Thursday, February 17, 2005

A Single 'Front' Is Established By Iran, Syria

Benny Avni, The New York Sun:
As Rafik Hariri was laid to rest yesterday in Beirut, Lebanon, there were signs that his assassination on Monday has rocked neighboring capitals, with Damascus and Tehran reaffirming that their regimes form "one front," flexing their muscles - and exhibiting some fear of outside pressures.

The goal of a Tehran visit by Syria's prime minister yesterday was to project strength to world, send a message to Washington and Jerusalem, and allay Syria's own public unease, officials and observers in the region and abroad said.

The reaffirmation of the alliance followed international and Lebanese outrage since Hariri's assassination. "I suppose this is a sign of uneasiness in Syria," a former American ambassador in Damascus, Richard Murphy, told The New York Sun. ...

A day after America recalled its ambassador in Damascus for urgent consultations in the aftermath of the Hariri killing, Iran's vice president, Mohammad-Reza Aref, hosted Syria's prime minister, Naji Al-Otari.

"Iran will share its experiences, those of sanctions in particular, with Syria given the situation Damascus is faced with at the present time," Mr. Aref said according to the Iranian News Agency IRNA. Mr. Al-Otari reciprocated. "My visit to Tehran is in line with promoting the level of mutual transactions," he said. "We are going to discuss cooperation in areas such as transportation, oil, housing, irrigation, energy, and industry."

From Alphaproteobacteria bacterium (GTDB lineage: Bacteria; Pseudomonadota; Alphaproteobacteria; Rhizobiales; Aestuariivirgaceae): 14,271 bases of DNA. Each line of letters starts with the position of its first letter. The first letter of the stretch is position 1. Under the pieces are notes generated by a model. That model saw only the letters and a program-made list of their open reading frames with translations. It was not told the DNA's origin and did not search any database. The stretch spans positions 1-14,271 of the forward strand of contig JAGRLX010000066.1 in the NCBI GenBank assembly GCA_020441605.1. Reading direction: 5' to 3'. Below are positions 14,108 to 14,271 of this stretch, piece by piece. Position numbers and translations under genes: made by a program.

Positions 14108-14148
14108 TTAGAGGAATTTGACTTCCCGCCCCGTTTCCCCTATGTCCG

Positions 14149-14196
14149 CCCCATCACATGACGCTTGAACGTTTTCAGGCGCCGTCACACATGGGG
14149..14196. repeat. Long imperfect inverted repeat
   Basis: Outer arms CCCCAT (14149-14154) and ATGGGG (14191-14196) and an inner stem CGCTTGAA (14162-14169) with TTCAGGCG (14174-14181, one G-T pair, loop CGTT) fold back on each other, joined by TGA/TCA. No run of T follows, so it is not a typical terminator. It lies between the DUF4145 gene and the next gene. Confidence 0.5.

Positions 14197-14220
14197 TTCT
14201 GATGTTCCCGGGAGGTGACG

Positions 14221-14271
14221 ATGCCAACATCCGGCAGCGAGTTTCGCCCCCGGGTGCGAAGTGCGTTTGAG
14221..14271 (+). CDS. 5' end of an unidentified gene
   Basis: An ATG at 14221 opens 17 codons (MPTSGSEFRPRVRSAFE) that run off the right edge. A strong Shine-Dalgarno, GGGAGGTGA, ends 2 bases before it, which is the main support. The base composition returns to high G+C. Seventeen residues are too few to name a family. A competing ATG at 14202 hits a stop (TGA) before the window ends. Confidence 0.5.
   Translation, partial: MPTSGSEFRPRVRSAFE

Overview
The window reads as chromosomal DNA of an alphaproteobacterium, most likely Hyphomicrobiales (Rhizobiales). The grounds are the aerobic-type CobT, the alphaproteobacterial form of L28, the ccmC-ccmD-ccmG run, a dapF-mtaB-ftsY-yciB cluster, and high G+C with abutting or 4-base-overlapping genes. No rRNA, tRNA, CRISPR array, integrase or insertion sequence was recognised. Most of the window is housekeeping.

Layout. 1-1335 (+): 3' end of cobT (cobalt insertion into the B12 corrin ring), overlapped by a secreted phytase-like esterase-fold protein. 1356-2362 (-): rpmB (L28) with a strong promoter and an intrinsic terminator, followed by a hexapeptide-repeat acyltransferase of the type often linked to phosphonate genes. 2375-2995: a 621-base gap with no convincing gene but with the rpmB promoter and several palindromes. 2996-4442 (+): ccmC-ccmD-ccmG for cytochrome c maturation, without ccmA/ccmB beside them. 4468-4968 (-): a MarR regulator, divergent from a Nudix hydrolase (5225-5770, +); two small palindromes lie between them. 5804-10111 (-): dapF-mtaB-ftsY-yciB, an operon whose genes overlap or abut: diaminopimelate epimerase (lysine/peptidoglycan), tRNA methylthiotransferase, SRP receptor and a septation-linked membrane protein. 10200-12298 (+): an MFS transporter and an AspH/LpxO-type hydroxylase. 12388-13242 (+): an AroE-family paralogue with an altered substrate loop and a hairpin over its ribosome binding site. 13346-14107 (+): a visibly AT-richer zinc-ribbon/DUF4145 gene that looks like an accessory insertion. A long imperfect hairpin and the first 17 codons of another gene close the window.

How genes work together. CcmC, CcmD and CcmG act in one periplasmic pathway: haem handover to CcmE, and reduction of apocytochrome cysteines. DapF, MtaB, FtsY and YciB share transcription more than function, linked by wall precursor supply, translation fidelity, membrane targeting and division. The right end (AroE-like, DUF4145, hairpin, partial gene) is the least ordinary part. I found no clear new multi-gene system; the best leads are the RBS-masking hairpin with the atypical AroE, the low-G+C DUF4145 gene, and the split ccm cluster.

American lawmakers and officials said they intend to increase Syria's isolation and pressure its Baath regime economically, but IRNA noted that Iranian businessmen have invested $600 million Syria recently and quoted Mr. Aref's announcement that Iran intends to reach a level of $3 billion a year in "mutual economic relations." ...

One Israeli intelligence source who asked not to be named said that the Syrian-Iranian terrorist proxy organization Hezbollah, which is based in southern Lebanon, has increased its pressures on Palestinian Arabs in the territories since Yasser Arafat's death and the signals by Mr. Abbas that he intends to put an end to the armed struggle. He cited in particular the fact that since Mr. Abbas's election, Hezbollah has doubled the "prize money" awarded to families of Palestinian suicide bombers, to $100,000 from $50,000. ...

President Chirac yesterday paid his condolences to Nadia Hariri, the widow of the slain former foreign minister whose funeral turned into huge anti-Syrian rally. The presence of Mr. Chirac in Lebanon, France's former colony, was a strong signal to Syria.

However, one Washington-based advocate of democracy, the president of the Reform Party of Syria, Farid Ghadry, said that Syrian Baathists still assume they are winning, and that their display of alliance with Iran was part of a strategy to fight international isolation. "Don't be surprised if in the next few days a deal with Russia will be announced publicly," he told the Sun.